SAGINAW— Urban Sports League is partnering with Saginaw Valley State University to launch a baseball and softball program for Saginaw youth on Saturday Sept. 9, 2017 at Unity Park 1400 N. 14th St., Saginaw, MI.
The program is designed for boys and girls ages 6-8 and will feature 14 sessions where youth will learn the fundamentals of baseball and softball. SVSU head baseball coach Chris Ebright and his players will lead the clinics, which run from September to October.
“We are super excited about the launch of Urban Sports League in Saginaw,” said Delores McKinney, a Saginaw, MI native, co-founder of USL and CEO of Eminence Group, LLC. “The game of baseball teaches kids the importance of team work and instills confidence that lasts a lifetime. We are looking to transform lives, families, and communities with local leadership and renovated, dedicated playing fields in each host city.”
Urban Sports League will continue the Saginaw program in April 2018 with spring clinics and summer league games in June, July and August next year.
Saginaw isn’t the first city to enjoy the excitement of USL youth baseball. USL held baseball clinics and a summer league in Baltimore for some 40 children in partnership with Coppin State University. Detroit, MI will also join the USL league this year. McKinney plans to expand the league to five additional cities in 2018, including Charlotte, NC; Durham, NC; Jackson, MS; Louisville, KY and Tallahassee, FL.
“It’s an avenue in which we can help the youth develop themselves,” said Marshall Thomas, the retired Saginaw High School athletic director and basketball coach who helped bring USL to Saginaw. “I think we’ve got another tool to keep the kids busy. And I like the aspect of college coaches with their players coming in because they will be teaching character and the things that you need to be successful at an early age.”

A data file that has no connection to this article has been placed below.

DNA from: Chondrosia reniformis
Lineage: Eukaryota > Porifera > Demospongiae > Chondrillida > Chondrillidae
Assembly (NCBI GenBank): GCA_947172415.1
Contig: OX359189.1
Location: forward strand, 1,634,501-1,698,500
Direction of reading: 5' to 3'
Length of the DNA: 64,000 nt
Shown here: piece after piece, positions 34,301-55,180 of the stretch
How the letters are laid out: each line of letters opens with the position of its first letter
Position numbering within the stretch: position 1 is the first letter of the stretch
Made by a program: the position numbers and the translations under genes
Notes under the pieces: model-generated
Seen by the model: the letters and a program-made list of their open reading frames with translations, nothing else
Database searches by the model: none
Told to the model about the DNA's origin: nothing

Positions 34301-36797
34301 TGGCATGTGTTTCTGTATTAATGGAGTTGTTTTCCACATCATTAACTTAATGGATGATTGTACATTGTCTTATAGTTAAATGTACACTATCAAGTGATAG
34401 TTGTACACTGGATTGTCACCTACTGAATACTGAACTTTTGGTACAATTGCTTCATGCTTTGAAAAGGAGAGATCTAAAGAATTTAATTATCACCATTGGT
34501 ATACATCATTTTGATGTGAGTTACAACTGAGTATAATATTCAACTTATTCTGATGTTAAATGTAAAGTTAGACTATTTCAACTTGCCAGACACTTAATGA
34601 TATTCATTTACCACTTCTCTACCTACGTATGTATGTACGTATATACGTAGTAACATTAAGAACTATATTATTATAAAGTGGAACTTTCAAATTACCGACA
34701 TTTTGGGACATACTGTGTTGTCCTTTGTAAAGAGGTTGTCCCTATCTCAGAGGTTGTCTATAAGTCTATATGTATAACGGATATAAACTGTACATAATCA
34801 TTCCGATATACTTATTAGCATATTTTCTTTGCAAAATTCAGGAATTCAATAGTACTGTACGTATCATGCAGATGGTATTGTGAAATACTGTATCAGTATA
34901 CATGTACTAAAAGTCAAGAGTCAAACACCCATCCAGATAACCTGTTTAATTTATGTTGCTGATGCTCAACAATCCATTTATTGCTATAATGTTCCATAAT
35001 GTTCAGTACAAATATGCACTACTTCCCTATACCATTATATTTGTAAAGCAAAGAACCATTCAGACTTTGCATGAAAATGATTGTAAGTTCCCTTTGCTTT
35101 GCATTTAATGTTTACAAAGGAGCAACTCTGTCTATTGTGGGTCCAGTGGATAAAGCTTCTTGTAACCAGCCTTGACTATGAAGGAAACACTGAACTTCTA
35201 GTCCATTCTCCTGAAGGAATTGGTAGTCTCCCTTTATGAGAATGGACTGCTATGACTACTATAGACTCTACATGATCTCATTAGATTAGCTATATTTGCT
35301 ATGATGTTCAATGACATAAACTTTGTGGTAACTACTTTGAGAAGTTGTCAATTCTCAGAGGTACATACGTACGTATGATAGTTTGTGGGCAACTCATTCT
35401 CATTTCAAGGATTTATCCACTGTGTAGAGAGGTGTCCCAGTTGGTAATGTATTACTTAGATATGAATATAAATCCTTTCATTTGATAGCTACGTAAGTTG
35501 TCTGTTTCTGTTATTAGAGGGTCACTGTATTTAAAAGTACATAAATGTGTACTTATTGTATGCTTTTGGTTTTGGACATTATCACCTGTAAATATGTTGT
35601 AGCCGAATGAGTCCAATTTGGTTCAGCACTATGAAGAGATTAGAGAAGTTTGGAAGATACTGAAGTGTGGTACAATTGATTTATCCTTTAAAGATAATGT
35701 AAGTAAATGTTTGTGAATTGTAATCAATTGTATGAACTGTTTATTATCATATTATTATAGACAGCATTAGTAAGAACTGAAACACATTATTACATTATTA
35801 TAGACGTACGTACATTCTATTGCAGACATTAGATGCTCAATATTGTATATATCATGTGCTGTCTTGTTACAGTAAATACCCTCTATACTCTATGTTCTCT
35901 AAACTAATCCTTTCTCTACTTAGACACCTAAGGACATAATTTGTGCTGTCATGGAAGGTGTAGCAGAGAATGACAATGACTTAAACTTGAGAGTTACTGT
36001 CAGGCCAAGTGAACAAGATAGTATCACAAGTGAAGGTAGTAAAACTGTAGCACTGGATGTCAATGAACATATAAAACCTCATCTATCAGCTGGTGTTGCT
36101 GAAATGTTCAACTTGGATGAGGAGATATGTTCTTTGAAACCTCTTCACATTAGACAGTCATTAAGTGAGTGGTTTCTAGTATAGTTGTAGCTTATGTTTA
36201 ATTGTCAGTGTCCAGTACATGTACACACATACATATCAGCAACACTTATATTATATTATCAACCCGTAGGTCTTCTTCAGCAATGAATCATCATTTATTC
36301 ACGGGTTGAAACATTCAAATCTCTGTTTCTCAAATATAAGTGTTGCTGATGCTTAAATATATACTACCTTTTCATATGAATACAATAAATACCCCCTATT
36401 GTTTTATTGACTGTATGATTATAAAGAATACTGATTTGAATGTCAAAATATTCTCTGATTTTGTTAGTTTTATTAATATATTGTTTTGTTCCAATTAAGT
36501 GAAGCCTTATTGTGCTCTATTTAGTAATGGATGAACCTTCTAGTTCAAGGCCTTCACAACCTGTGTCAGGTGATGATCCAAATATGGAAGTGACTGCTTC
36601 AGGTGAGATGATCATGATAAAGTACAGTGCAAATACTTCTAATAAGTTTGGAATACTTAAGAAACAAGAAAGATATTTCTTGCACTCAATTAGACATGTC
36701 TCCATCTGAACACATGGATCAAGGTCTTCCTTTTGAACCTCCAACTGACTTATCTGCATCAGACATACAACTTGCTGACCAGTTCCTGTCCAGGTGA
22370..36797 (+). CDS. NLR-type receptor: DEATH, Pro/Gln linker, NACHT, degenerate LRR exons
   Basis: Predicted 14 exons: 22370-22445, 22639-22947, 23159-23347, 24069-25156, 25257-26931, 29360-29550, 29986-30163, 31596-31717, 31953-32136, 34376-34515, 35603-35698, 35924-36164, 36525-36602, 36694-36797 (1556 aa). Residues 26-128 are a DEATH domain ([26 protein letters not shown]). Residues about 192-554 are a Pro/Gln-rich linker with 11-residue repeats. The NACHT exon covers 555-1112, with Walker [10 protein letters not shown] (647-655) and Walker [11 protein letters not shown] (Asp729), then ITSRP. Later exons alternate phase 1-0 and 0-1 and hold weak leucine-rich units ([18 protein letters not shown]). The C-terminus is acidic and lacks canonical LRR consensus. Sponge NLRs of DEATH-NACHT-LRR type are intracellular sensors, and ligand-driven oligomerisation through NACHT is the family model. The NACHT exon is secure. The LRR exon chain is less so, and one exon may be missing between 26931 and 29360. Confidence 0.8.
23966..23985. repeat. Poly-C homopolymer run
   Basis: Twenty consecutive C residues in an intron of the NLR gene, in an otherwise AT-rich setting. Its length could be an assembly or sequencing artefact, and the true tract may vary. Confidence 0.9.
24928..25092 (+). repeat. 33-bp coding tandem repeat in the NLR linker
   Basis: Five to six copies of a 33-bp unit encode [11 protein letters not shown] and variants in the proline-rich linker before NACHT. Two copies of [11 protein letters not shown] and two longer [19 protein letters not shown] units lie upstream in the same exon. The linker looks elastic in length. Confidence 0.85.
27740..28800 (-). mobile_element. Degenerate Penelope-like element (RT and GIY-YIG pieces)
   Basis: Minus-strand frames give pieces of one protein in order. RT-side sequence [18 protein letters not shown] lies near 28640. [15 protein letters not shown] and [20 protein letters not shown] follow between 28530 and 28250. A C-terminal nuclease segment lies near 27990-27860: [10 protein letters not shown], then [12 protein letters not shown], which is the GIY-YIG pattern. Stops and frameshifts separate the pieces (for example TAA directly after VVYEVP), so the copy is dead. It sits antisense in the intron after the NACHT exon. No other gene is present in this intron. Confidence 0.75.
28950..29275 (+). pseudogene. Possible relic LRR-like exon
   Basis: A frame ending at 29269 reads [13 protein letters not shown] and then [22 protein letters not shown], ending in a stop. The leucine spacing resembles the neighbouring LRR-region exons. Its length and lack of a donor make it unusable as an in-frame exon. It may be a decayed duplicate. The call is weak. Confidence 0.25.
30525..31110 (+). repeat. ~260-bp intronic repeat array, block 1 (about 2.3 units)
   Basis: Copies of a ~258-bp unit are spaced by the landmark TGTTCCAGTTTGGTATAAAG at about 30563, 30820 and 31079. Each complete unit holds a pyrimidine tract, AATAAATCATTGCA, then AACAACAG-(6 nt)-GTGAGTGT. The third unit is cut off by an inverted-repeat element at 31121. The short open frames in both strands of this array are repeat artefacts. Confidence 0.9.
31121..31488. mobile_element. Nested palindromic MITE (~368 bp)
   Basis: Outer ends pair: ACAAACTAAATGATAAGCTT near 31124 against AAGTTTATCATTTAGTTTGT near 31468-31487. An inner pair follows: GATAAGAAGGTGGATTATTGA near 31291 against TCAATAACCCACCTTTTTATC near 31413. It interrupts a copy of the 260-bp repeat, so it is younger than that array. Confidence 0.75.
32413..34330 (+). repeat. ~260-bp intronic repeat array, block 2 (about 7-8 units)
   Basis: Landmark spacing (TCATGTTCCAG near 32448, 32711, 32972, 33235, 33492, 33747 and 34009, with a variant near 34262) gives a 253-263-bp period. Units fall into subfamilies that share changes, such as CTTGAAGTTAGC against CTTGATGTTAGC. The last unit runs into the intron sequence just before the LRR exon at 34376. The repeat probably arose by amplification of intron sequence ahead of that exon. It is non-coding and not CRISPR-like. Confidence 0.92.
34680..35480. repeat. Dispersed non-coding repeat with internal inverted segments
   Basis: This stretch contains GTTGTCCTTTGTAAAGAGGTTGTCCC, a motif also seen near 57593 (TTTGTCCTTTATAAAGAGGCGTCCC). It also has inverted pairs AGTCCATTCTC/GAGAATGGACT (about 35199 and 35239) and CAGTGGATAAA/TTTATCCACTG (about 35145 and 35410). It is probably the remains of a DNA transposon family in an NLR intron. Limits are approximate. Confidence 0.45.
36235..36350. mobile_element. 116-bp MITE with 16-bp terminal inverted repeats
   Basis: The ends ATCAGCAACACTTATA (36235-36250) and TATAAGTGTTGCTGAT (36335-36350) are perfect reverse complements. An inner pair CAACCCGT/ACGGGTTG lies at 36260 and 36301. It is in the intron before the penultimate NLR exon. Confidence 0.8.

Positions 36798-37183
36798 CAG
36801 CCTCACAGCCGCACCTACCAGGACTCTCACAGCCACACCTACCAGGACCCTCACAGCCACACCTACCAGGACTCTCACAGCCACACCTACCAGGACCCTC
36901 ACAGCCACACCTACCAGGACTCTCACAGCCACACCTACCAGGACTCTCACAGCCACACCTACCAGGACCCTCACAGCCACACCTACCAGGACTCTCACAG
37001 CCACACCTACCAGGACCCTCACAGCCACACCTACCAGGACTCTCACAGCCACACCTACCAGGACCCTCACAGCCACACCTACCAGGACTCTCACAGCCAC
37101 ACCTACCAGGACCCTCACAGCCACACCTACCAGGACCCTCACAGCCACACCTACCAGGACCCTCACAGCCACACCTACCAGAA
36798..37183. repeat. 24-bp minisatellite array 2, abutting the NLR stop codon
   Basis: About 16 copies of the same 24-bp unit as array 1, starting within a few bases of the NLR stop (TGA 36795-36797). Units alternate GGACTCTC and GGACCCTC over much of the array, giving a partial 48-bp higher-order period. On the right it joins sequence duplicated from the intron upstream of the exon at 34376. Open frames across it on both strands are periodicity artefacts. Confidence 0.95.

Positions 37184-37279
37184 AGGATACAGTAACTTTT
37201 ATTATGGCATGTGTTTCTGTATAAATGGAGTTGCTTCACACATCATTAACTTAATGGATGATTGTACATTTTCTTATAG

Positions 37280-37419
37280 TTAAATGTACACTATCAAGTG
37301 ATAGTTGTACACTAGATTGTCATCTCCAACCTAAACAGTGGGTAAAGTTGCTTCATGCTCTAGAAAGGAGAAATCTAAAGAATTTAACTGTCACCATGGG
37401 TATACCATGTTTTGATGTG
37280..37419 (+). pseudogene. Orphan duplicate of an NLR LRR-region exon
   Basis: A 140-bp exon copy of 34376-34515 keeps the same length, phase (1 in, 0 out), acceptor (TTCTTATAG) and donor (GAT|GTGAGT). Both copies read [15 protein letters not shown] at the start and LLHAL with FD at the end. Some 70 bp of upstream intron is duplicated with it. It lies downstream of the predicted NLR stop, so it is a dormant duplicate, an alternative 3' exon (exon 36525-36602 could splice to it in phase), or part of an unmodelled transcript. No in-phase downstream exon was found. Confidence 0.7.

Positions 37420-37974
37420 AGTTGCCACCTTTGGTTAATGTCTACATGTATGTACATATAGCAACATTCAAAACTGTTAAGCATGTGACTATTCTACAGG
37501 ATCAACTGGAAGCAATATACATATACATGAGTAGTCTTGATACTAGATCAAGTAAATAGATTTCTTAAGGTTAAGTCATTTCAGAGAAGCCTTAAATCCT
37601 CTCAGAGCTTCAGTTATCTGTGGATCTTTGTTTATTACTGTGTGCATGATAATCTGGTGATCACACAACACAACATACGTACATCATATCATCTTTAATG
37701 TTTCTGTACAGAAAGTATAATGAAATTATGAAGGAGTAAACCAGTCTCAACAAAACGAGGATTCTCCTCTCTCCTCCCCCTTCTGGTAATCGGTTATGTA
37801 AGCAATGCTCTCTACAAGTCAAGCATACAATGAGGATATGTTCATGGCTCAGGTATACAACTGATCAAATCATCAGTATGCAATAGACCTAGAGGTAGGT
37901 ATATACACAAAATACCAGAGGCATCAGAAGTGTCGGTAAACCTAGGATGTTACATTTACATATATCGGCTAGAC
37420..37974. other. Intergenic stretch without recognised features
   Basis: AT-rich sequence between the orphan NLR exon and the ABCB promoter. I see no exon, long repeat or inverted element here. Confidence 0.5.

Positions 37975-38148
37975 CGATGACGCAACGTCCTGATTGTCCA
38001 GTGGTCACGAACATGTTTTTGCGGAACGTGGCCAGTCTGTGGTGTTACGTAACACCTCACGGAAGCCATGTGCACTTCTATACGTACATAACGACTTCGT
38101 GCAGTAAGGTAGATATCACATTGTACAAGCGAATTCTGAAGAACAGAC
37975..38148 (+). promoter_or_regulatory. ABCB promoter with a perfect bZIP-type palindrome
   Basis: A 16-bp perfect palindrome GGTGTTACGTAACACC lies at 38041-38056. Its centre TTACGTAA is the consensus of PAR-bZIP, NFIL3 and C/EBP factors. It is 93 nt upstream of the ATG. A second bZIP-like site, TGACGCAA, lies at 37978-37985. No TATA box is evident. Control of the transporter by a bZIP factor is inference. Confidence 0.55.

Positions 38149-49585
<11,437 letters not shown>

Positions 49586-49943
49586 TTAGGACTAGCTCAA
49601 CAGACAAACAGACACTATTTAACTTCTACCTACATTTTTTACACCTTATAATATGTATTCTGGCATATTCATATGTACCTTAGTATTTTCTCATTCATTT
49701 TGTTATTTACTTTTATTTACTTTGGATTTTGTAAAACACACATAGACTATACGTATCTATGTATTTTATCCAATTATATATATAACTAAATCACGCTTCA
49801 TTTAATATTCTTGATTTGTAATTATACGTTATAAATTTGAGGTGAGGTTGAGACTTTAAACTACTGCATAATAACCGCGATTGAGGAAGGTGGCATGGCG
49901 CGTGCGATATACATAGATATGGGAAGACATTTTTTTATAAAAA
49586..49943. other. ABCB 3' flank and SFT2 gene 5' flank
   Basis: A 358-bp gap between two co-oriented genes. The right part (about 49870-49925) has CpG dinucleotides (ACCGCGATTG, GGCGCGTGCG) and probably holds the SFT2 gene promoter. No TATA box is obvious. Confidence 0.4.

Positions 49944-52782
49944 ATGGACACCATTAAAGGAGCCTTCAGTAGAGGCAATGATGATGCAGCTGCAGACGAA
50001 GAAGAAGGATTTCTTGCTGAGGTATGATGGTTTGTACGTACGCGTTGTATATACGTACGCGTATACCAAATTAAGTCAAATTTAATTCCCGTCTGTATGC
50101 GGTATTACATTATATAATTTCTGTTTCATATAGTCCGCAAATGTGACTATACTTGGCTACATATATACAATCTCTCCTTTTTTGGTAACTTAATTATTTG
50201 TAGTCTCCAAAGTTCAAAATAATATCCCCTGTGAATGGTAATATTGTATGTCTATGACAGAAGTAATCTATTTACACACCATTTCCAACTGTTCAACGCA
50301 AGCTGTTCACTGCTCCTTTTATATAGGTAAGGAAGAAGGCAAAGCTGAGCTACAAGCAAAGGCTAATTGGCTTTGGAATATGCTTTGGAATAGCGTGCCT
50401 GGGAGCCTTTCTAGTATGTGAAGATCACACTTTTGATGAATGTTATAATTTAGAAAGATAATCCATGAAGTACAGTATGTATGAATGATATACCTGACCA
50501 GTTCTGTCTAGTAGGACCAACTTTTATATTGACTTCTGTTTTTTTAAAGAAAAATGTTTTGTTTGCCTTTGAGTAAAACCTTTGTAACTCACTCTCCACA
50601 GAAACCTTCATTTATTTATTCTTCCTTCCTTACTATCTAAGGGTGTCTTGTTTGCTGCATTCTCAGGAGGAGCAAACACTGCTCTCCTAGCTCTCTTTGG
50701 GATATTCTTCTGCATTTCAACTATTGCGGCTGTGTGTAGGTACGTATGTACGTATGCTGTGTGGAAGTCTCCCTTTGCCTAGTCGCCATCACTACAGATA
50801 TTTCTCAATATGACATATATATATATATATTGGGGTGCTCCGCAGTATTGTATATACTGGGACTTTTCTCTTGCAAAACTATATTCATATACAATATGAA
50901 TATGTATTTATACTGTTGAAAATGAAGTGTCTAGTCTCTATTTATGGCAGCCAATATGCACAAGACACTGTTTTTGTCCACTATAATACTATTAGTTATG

Urban Sports League has plans to expand to 88 inner cities across the country. The league targets communities that are disproportionately impacted in areas such as education, poverty and other socioeconomic disparities.
Research shows that disadvantaged youth when involved with positive sports programs have better social skills, are less shy and withdrawn and less likely to experiment with chemical substances.
Baltimore mother Dwan Norwood said the USL program gave her two 9-year-old sons higher self-esteem.
“It gives them something to look forward to doing,” Norwood said. “It made them have a love for a sport that they never even thought of. And considering the amount of murders we’re having in this city, it’s really good to have the kids out of the way.”
Urban Sports League partners with public schools and local colleges and universities to grow the baseball program.
USL utilizes baseball as a vehicle to teach 10 core values: honesty, respect, perseverance, integrity, confidence, teamwork, responsibility, judgement, giving back and sportsmanship.
The program in Saginaw requires a $30 refundable deposit for each child. The fee is refunded once the child successfully attends 85 percent of the scheduled clinics, practices and games.
The Sept. 9th clinic in Saginaw begins at 9 a.m. and parents who want to register their child can call 833-USL-BALL or visit www.urbansportsleague.org. The schedule is as follows:
9:00 a.m.-9:50 a.m.— Registration
10:00 a.m.-11:30 a.m.— Clinics
11:30 a.m.- 1:00 p.m. – Food and community fun
National Urban Sports League (USL) 501(c)3 was created to provide youth sports programs in the top 88 urban cities throughout the United States. The league for boys is the Urban Baseball League; and the league for girls is Urban Softball League. Each league will begin with ages 6U and 8U, growing yearly until 17U. USL partners with inner city public schools and local colleges & universities to provide each child with high caliber instructional training for our National Pastime. The league was founded by Delores L. McKinney and Lou Presutti as a national effort to give inner city youth the opportunity to play baseball and softball and to keep this great American tradition alive in our urban communities.